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The Basics
Id: 79138
Status: open
Priority: 0/
Queue: Perl-Critic

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Owner: Nobody in particular
Requestors: jffry [...] posteo.net
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Severity: (no value)
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Subject: RequireArgUnpacking confused by @_ in finally{}
Date: Wed, 22 Aug 2012 18:48:43 +0200
To: bug-Perl-Critic [...] rt.cpan.org
From: Jeffrey Ratcliffe <jeffrey.ratcliffe [...] gmail.com>
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For the code below, P::C complains Always unpack @_ first at line 7, column 1. See page 178 of PBP. (Severity: 4) If you comment out the print and unless in finally{}, then the error disappears. #!/usr/bin/perl use strict; use warnings; use Try::Tiny; sub my_method { my ( $self ) = @_; try { sub_which_could_fail(); } catch { deal_with_error(); } finally { print 'No error' unless (@_); }; return; }
Subject: Re: [rt.cpan.org #79138] RequireArgUnpacking confused by @_ in finally{}
Date: Wed, 22 Aug 2012 13:43:57 -0700
To: bug-Perl-Critic [...] rt.cpan.org
From: Jeffrey Thalhammer <jeff [...] imaginative-software.com>
Yup, that's a bug. Thanks for bringing it to our attention.
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Coupla thoughts: First, it seems to me that the use of finally() is not directly related to what perlcritic is doing. My evidence: the script #!/usr/bin/perl use strict; use warnings; use Try::Tiny; sub my_method { my ( $self ) = @_; # try { # sub_which_could_fail(); # } # catch { # deal_with_error(); # } # finally { print 'No error' unless (@_); # }; return; } (with everything commented out _but_ the offending line, and in particular the whole try/catch/finally thing) produces exactly the same error. Second, the line number reported is, strictly speaking, wrong; it ought to be line 16, since the @_ in the finally() block (in the original example) has nothing to do with the @_ in the subroutine at large. I have not looked at programming this change, though my knee-jerk is that I'm not smart enough to do it -- at least, not without building into Perl::Critic an intimate knowledge of how Try::Tiny works. I may be wrong, though, since setting short_subroutine_statements = 3 suppresses the error. Third, it appears to me that Damien does not address uses of @_ to discover the number of arguments. It also seems to me that this is what the ticket is really about. The policy actually has some code to allow checking the number of arguments, though at this point the only things allowed are '@_ == $something', '$something == @_', '@_ != $something', and '$something != @_'. Maybe it should have more?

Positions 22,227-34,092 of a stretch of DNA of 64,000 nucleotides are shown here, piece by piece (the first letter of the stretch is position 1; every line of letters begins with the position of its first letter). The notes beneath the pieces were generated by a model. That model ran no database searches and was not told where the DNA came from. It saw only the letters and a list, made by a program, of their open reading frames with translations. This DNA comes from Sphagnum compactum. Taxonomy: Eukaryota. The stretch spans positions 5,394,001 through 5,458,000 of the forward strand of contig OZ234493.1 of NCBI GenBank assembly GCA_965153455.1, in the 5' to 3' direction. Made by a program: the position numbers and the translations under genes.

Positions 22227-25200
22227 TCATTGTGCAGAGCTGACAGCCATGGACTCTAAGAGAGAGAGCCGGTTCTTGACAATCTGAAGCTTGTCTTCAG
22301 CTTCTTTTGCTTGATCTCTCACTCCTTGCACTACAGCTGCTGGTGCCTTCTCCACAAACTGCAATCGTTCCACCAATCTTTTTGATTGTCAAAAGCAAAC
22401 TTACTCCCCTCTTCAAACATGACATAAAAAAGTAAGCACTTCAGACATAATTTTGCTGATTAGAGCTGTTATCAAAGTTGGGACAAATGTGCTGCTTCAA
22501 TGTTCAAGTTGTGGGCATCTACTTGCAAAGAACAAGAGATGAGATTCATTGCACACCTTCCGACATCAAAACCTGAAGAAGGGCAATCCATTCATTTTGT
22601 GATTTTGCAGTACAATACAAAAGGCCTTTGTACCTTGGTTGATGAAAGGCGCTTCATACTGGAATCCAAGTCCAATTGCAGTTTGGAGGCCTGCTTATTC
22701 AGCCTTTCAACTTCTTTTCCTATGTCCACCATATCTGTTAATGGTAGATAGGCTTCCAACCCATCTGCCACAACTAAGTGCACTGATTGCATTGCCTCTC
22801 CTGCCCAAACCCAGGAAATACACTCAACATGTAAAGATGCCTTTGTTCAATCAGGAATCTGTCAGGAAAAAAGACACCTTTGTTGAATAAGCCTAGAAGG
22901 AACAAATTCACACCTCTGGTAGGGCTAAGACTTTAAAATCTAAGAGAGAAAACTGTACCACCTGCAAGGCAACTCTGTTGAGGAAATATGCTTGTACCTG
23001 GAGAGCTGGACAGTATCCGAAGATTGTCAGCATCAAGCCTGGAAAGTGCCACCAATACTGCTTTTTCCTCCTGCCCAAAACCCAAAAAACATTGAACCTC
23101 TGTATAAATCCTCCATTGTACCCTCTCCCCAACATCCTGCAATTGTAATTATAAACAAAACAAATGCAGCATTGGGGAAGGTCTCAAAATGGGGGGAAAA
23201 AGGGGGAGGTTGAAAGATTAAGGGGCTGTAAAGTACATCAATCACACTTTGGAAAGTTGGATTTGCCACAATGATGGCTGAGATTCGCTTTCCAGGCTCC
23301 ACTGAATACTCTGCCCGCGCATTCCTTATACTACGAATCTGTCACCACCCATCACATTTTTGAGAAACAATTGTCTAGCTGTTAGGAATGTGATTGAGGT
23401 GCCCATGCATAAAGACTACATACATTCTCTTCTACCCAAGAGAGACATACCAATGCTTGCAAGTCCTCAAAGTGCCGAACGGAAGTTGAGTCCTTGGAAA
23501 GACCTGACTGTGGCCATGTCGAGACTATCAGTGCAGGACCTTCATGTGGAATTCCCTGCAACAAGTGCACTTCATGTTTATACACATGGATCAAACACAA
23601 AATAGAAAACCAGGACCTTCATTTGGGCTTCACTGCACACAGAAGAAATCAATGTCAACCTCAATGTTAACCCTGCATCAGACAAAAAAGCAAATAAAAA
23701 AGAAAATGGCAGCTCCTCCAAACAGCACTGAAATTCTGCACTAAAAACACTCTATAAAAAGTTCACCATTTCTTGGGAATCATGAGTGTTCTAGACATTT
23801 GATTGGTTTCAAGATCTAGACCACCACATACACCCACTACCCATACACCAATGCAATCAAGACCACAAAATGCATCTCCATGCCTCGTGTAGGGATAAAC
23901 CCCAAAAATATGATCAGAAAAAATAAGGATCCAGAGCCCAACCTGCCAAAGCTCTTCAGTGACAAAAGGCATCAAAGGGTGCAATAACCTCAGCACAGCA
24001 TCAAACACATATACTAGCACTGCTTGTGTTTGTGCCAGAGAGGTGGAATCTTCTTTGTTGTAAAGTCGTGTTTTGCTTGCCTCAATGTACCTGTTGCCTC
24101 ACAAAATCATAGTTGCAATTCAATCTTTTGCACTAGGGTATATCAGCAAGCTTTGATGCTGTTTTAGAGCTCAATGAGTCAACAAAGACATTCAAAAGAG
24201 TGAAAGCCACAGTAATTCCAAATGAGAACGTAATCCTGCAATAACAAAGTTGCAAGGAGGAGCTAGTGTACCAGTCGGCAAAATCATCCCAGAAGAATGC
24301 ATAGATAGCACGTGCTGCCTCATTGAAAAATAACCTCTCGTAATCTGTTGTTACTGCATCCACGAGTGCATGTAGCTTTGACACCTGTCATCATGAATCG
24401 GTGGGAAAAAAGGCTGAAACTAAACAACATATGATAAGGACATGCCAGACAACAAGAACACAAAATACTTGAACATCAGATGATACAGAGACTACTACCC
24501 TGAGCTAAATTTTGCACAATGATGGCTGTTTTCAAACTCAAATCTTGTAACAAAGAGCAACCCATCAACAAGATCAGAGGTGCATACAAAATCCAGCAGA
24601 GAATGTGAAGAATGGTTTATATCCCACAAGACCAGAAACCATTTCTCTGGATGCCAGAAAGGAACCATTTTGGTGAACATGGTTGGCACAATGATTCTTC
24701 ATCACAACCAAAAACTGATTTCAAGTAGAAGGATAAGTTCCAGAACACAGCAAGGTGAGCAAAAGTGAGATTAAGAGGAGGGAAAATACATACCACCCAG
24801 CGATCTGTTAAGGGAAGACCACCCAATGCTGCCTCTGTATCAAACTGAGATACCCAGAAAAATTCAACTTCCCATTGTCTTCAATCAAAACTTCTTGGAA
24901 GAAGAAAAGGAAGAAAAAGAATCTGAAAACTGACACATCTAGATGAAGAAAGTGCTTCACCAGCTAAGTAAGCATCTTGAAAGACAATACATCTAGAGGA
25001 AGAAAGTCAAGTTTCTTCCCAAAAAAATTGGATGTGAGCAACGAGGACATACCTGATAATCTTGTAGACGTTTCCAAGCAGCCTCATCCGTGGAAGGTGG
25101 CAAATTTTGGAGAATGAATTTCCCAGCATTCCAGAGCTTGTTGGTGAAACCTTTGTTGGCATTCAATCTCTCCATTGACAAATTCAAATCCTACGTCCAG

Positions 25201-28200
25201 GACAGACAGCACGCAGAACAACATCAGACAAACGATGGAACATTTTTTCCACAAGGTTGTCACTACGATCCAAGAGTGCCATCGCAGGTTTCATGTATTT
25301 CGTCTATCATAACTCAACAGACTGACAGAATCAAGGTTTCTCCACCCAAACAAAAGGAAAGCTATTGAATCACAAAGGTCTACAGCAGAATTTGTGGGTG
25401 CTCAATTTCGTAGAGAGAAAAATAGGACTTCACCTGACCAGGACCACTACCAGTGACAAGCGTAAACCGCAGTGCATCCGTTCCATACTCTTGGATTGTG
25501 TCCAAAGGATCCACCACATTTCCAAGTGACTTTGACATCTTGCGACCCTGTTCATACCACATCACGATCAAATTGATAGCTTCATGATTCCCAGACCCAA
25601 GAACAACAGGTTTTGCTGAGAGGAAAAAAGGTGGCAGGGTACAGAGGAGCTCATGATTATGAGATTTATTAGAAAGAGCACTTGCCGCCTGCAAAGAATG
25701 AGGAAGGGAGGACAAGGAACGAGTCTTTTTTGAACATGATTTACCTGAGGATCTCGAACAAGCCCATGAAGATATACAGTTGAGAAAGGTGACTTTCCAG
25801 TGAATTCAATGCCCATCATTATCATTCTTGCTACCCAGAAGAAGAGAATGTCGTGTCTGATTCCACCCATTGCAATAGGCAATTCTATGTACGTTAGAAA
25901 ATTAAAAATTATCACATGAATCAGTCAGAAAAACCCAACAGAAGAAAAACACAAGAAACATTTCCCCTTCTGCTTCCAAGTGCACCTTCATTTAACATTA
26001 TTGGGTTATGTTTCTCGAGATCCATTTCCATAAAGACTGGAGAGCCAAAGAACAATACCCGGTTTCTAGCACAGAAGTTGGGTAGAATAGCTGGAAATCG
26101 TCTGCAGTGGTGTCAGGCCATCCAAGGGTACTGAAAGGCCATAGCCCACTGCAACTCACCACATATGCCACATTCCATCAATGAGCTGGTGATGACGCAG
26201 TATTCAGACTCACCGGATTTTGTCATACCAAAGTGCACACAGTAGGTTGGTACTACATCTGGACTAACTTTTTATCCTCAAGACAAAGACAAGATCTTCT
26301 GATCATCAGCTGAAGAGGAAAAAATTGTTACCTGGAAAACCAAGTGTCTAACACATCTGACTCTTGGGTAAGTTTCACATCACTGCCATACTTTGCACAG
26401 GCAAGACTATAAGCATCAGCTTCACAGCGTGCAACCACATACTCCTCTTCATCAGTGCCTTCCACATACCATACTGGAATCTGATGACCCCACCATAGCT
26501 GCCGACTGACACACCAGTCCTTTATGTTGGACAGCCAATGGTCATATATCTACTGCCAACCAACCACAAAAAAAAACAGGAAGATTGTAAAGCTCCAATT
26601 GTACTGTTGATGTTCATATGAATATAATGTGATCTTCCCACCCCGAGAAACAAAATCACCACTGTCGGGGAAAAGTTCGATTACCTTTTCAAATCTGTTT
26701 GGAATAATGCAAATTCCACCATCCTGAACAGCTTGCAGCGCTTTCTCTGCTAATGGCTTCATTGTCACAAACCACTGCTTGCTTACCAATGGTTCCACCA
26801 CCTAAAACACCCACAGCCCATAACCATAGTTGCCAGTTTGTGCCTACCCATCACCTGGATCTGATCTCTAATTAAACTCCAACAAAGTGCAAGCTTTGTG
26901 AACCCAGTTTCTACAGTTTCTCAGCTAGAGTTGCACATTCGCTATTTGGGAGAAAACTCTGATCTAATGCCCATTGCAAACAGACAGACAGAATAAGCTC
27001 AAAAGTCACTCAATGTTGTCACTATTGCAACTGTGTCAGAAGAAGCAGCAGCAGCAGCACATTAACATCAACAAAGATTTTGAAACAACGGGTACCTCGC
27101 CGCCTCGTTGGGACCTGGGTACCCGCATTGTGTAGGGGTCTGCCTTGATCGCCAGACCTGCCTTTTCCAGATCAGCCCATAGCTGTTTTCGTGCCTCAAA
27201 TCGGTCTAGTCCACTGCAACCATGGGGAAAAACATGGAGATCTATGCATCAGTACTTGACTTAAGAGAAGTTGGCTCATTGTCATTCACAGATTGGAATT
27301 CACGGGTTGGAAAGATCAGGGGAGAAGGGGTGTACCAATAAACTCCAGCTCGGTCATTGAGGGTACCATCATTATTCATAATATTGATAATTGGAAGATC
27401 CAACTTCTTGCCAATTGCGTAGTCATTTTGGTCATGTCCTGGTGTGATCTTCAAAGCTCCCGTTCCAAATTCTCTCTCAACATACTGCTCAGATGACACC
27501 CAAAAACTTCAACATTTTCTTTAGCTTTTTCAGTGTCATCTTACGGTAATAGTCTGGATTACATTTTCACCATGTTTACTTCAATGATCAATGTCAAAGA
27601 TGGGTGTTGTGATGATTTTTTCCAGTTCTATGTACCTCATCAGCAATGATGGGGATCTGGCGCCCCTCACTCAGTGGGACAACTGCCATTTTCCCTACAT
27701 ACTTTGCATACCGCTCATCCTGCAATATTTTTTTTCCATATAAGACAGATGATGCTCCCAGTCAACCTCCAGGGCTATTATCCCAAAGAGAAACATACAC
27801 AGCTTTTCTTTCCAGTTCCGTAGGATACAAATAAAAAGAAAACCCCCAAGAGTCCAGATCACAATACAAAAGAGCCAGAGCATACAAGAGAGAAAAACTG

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Based on my third thought above (that the real problem is that the logic to allow testing the size of the argument list is not comprehensive enough), I have committed some changes that may help. I have added the other comparison operators (the original only covered '$something == @_', '@_ == $something', $something != @_, and '@_ != $something'), plus Boolean operators, plus logic to handle suffix conditionals. The .run file has an added test, though the test does not cover the Cartesian product of all the possibilities. The commit is SVN revision 4151.